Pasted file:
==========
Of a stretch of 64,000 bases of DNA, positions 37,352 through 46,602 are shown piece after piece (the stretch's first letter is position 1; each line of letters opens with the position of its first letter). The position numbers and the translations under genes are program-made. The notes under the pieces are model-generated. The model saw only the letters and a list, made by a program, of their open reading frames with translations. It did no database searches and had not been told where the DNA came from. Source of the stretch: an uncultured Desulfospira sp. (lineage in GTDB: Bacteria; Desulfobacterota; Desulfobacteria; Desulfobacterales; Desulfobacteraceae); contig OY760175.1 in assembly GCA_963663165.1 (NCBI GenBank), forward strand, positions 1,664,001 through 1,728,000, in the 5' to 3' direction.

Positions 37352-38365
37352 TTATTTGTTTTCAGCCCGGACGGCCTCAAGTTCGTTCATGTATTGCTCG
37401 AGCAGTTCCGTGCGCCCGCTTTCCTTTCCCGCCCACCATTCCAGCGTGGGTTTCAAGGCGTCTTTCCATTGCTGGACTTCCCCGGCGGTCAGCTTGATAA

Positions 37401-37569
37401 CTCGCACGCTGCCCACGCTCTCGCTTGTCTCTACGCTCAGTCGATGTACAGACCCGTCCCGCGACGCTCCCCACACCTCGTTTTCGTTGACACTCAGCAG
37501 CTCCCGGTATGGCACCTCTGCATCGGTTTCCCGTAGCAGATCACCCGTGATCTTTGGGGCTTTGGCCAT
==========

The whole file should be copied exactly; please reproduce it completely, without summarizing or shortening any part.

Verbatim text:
Of a stretch of 64,000 bases of DNA, positions 37,352 through 46,602 are shown piece after piece (the stretch's first letter is position 1; each line of letters opens with the position of its first letter). The position numbers and the translations under genes are program-made. The notes under the pieces are model-generated. The model saw only the letters and a list, made by a program, of their open reading frames with translations. It did no database searches and had not been told where the DNA came from. Source of the stretch: an uncultured Desulfospira sp. (lineage in GTDB: Bacteria; Desulfobacterota; Desulfobacteria; Desulfobacterales; Desulfobacteraceae); contig OY760175.1 in assembly GCA_963663165.1 (NCBI GenBank), forward strand, positions 1,664,001 through 1,728,000, in the 5' to 3' direction.

Positions 37352-38365
37352 TTATTTGTTTTCAGCCCGGACGGCCTCAAGTTCGTTCATGTATTGCTCG
37401 AGCAGTTCCGTGCGCCCGCTTTCCTTTCCCGCCCACCATTCCAGCGTGGGTTTCAAGGCGTCTTTCCATTGCTGGACTTCCCCGGCGGTCAGCTTGATAA

Positions 37401-37569
37401 CTCGCACGCTGCCCACGCTCTCGCTTGTCTCTACGCTCAGTCGATGTACAGACCCGTCCCGCGACGCTCCCCACACCTCGTTTTCGTTGACACTCAGCAG
37501 CTCCCGGTATGGCACCTCTGCATCGGTTTCCCGTAGCAGATCACCCGTGATCTTTGGGGCTTTGGCCAT